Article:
"In Hart v. Call, Admr., Hamilton Law decided December 4, 1939, there was involved the liability of the operator of an illegally parked school bus for the death of a child who passed in front of the bus and was struck by another vehicle moving, as in this case, in the direction the parked bus was headed. This court sustained a verdict in favor of the child's administrator. Certiorari was granted and the case affirmed by the Supreme Court June 29, 1940.

"We are also of opinion the quesiton of contributory negligence was for the jury. Plaintiff Betty Woody testified that she looked for traffic from the east before stepping into the second lane. The complaint is, as we understand, that she did not again look in that direction before reaching the center line. There is testimony that the Cope car came from the first lane next to the curb and drove around the rear of the bus into the second lane, thus accounting for the fact that the plaintiff failed to see it when she looked. We think it was for the jury to say whether an ordinarily prudent person would have anticipated that a car might suddenly appear from behind the bus or whether, in view of the bus driver's signal to cross, the plaintiff should have given her entire attention to traffic moving in the second lane, rather than look for east bound traffic which she might expect to encounter when she reached the center line.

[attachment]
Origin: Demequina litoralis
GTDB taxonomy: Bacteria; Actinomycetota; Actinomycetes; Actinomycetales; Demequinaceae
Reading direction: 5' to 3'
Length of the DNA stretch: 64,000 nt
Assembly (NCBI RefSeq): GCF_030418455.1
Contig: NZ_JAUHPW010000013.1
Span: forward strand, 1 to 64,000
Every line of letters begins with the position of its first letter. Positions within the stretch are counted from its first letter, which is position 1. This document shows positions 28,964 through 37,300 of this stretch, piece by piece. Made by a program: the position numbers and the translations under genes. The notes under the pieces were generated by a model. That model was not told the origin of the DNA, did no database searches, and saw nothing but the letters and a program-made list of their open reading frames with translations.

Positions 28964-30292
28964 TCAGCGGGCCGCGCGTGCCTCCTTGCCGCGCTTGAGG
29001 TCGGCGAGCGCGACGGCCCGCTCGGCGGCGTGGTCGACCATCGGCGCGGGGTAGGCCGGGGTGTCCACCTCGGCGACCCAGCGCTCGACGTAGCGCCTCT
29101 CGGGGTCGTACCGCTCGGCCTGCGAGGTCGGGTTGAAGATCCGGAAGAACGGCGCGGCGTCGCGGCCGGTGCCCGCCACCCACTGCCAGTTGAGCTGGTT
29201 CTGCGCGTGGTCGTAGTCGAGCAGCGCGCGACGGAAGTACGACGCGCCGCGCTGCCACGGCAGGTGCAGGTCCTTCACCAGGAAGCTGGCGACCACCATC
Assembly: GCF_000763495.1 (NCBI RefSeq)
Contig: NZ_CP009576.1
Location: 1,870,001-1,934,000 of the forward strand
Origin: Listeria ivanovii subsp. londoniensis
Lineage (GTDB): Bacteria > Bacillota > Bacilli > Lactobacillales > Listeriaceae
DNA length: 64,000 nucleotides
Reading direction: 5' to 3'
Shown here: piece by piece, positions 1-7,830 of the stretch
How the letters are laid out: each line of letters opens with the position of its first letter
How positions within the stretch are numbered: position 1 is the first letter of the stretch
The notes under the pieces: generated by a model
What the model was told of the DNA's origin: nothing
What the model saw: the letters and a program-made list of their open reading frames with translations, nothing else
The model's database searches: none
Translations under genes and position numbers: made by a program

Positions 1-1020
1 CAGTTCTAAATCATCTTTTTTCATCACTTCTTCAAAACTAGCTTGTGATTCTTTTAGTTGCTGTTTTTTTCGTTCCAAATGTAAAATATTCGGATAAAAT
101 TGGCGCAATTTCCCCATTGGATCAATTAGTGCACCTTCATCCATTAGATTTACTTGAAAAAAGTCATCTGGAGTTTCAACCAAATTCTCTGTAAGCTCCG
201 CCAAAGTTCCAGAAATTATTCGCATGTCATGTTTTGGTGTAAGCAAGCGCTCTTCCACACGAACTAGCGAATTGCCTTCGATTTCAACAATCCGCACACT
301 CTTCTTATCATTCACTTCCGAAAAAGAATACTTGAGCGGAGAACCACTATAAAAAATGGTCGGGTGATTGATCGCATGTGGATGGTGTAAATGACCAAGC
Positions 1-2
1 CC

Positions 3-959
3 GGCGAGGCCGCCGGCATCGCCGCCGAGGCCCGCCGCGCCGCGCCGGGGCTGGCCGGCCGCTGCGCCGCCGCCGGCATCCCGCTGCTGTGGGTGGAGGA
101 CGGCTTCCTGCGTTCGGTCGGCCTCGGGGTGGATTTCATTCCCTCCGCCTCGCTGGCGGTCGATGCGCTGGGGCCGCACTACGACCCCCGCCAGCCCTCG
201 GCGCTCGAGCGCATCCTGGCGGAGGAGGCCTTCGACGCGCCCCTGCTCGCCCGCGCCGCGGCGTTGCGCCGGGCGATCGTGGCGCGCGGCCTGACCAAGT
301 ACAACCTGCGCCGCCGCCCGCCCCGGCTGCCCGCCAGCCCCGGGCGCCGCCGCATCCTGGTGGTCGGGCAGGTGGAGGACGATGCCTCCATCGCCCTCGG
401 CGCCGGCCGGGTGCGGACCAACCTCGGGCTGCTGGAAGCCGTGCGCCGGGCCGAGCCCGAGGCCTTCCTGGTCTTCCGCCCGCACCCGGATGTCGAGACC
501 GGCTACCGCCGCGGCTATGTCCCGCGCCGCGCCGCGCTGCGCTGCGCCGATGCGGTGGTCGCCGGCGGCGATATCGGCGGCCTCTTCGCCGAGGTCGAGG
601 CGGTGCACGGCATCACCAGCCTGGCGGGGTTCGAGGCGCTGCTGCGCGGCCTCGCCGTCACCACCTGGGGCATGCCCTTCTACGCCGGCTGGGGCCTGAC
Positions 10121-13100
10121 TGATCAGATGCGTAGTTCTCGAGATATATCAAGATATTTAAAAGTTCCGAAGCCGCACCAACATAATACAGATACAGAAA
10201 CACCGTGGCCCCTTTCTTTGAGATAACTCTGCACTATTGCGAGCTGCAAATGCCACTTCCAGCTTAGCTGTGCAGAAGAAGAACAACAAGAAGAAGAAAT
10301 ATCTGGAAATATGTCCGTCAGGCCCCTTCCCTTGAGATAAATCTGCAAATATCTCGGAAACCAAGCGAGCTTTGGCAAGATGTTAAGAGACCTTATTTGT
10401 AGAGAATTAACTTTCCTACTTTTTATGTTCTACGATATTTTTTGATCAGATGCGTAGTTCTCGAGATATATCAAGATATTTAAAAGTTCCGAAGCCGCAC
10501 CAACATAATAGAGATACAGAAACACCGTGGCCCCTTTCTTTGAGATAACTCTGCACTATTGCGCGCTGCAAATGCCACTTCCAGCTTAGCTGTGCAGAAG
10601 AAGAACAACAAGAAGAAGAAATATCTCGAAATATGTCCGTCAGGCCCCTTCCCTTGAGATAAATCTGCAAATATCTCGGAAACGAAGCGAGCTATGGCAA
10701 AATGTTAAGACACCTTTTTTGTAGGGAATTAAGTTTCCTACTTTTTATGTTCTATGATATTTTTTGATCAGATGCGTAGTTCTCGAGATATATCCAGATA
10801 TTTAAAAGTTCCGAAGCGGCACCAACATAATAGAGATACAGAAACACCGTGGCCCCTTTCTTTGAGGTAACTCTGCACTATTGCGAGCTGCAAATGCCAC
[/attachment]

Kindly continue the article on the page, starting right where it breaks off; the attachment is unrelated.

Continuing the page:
"It is proper to say at this point that the finding of the jury in favor of Hester Cope does not require us to assume that the jury found plaintiff guilty of contributory negligence. There was also evidence that Mrs. Cope was guilty of no negligence and it may be that the jury based its verdict on such evidence. Since the Coach Lines was not before the Court when the verdict was rendered it is not entitled to the presumption arsing under T.C.A. § 20-1318 that the verdict embraces a finding on every issue in the case against the plaintiff. This exact question is covered and controlled by Hammons v. Walker Hauling Company, 196 Tenn., 26 [263 S.W.2d 753], where Mr. *558 Justice Tomlinson dealt with the question at length.

"Reversed and remanded for a trial as to the Southern Coach Lines. Accrued costs below and costs of appeal will be equally divided."